viewvc – serve current directory in web interface.

Here is the description of viewvc:

ViewVC is a browser interface for CVS and Subversion version control
repositories. It generates templatized HTML to present navigable directory,
revision, and change log listings. It can display specific versions of files
as well as diffs between those versions. Basically, ViewVC provides the bulk
of the report-like functionality you expect out of your version control tool,
but much more prettily than the average textual command-line program output.

and to install, just execute:

sudo yum install viewvc

And when you want to serve the current directory in the web browser, you just need to execute the following command in that directory:

/usr/lib/python2.7/site-packages/viewvc/bin/standalone.py -r $PWD

 

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meld – cvs diff with ease

Visualization of the "history tree" ...
Visualization of the “history tree” of a revision controlled project, showing branching, merging, tagging, etc. (Photo credit: Wikipedia)

There are couple of ways to make life easier with CVS diff. But here is one that is really good.
First if you haven’t, install meld:

sudo yum install meld

meld is basically a diff viewer and pretty good at it 😉

Now open meld from the menu or from the terminal. And then select New. In the dialog box that appears select “Version Control Browser”. In the Directory box, browse to the folder where you have the code checked out and select ok. And you are all set.

To see the diff with cvs version just double click.

Note: If you are getting issues when you double click, ensure that you do not have any commands for diff in .cvsrc file.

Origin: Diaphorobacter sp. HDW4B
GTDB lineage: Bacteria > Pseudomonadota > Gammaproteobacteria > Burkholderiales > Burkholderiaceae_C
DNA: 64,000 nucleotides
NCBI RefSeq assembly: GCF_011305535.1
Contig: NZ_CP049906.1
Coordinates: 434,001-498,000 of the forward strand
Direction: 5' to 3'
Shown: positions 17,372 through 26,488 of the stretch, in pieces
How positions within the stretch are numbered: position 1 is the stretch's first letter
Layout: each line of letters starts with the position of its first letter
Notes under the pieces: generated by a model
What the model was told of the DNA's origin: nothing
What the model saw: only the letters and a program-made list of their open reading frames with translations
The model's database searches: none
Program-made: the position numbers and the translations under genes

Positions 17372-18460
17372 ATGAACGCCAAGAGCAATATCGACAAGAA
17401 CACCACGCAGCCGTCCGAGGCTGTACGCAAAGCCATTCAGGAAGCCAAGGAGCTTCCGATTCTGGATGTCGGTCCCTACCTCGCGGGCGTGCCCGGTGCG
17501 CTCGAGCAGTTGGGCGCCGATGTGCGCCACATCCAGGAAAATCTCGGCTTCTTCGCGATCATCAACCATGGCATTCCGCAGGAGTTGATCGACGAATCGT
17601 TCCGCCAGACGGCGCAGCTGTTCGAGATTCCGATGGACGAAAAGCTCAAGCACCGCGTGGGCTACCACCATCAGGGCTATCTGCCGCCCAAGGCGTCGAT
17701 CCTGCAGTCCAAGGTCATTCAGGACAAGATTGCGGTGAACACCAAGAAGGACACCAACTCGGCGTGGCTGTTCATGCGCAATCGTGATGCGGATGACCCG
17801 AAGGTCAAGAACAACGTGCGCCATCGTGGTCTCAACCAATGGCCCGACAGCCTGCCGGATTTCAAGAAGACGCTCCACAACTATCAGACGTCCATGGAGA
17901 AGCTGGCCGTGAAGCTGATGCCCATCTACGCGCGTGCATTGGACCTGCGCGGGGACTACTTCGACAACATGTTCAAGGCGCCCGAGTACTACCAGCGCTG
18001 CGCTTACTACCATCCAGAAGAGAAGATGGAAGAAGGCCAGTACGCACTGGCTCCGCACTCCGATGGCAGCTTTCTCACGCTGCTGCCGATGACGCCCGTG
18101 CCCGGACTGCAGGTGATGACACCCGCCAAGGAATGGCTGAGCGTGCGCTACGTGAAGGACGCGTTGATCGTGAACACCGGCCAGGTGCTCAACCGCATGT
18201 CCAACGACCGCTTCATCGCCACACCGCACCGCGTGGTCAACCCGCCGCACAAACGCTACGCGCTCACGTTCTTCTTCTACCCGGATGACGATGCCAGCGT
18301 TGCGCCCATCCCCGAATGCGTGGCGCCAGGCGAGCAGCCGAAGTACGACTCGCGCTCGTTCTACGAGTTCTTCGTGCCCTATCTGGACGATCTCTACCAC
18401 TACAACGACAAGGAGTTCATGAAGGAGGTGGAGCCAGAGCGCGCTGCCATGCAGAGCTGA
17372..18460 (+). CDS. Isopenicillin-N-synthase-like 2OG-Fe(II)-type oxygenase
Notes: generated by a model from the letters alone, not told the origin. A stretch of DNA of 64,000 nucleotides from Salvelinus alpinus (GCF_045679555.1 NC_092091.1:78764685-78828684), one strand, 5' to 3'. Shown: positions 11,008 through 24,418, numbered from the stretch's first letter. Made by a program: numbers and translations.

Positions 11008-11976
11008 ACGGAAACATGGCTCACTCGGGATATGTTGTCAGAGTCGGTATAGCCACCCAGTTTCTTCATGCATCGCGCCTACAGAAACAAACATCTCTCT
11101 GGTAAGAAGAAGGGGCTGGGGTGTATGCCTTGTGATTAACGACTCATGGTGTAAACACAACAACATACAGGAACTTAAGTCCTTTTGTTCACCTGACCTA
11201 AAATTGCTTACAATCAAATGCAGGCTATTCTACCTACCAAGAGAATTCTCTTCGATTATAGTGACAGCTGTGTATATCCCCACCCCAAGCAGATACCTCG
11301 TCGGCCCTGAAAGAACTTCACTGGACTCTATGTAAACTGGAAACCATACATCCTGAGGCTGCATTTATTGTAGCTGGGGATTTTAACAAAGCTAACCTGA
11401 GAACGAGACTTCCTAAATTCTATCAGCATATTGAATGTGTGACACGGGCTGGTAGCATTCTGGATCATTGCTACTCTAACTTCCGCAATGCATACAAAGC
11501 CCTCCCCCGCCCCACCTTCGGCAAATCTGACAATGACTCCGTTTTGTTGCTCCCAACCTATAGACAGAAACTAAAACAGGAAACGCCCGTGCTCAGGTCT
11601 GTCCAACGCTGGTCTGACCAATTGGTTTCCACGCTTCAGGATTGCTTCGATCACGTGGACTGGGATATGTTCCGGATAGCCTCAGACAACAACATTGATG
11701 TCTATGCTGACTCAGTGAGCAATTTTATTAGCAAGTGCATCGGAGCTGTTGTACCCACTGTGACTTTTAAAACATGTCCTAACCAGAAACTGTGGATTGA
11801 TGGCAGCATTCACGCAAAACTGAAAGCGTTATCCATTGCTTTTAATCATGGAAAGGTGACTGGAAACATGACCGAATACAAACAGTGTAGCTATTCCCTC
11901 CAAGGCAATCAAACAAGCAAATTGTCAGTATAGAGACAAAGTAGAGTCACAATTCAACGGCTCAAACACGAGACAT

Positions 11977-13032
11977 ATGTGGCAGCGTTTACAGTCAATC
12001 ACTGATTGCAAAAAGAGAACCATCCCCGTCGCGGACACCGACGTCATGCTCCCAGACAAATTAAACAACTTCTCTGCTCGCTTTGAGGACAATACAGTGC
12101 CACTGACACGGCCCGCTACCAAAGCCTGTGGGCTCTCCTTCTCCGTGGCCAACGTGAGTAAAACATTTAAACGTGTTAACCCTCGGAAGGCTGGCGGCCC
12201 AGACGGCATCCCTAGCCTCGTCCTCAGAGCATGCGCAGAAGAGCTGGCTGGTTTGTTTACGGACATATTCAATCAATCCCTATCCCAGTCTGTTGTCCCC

There are other ways of doing this, but thats for some other day.

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Backup of files in the directory.

I was working on some scripts and the changes that I was making in the scripts was very dynamic, which I did want to keep backing up in the version control system. But for the peace of my mind, I wanted to keep a copy of the scripts, whenever it was in working state.

Since I had multiple files, so it would make more sense to have a script that could copy all the files in the current directory to “old” directory without over-writing the existing files. So, I wrote a script that would postfix the files with a number. With this approach, finally what I had was the following:

#!/bin/bash -
#===============================================================================
#
#          FILE:  backup.sh
#
#         USAGE:  ./backup.sh
#
#   DESCRIPTION:  Backup all the current files.
#
#       OPTIONS:  ---
#  REQUIREMENTS:  ---
#          BUGS:  ---
#         NOTES:  ---
#        AUTHOR: Amit Agarwal (aka), amit.agarwal@roamware.com
#       COMPANY:
#       CREATED: 08/19/2011 02:43:32 PM IST
#      REVISION:  ---
#===============================================================================

count=$(cat old/count)
if [[ ! -f old/count ]]
then
  count=$(ls -1 old |sed 's/.*\.//'|grep -vi "[a-z]"|sort|tail -1)
fi
((count++))
echo $count >old/count
[[ ! -d old ]] && mkdir old
for i in *
do
	[[ -f $i ]] && cp $i old/${i%%.*}.$count
done
echo "Backed up to $count"
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